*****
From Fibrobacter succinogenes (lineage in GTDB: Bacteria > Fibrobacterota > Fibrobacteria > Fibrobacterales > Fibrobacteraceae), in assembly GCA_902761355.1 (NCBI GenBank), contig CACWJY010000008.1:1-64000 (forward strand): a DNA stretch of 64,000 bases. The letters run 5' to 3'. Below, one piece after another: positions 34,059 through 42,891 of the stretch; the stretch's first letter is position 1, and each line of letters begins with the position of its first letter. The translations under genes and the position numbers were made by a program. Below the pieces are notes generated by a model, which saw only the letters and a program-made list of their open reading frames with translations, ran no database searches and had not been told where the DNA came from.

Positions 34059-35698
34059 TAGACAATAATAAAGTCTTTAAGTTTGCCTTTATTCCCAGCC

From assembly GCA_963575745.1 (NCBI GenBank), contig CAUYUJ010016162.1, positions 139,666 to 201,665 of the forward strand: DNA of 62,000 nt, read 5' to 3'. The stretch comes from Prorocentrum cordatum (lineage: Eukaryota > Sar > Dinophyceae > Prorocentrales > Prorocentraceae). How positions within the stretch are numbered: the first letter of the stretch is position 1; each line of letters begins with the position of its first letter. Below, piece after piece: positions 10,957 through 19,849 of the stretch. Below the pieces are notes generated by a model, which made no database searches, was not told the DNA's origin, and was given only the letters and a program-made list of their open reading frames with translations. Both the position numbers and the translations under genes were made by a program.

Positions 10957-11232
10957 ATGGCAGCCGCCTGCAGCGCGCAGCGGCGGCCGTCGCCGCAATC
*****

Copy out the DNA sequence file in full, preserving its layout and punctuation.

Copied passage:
From Fibrobacter succinogenes (lineage in GTDB: Bacteria > Fibrobacterota > Fibrobacteria > Fibrobacterales > Fibrobacteraceae), in assembly GCA_902761355.1 (NCBI GenBank), contig CACWJY010000008.1:1-64000 (forward strand): a DNA stretch of 64,000 bases. The letters run 5' to 3'. Below, one piece after another: positions 34,059 through 42,891 of the stretch; the stretch's first letter is position 1, and each line of letters begins with the position of its first letter. The translations under genes and the position numbers were made by a program. Below the pieces are notes generated by a model, which saw only the letters and a program-made list of their open reading frames with translations, ran no database searches and had not been told where the DNA came from.

Positions 34059-35698
34059 TAGACAATAATAAAGTCTTTAAGTTTGCCTTTATTCCCAGCC

From assembly GCA_963575745.1 (NCBI GenBank), contig CAUYUJ010016162.1, positions 139,666 to 201,665 of the forward strand: DNA of 62,000 nt, read 5' to 3'. The stretch comes from Prorocentrum cordatum (lineage: Eukaryota > Sar > Dinophyceae > Prorocentrales > Prorocentraceae). How positions within the stretch are numbered: the first letter of the stretch is position 1; each line of letters begins with the position of its first letter. Below, piece after piece: positions 10,957 through 19,849 of the stretch. Below the pieces are notes generated by a model, which made no database searches, was not told the DNA's origin, and was given only the letters and a program-made list of their open reading frames with translations. Both the position numbers and the translations under genes were made by a program.

Positions 10957-11232
10957 ATGGCAGCCGCCTGCAGCGCGCAGCGGCGGCCGTCGCCGCAATC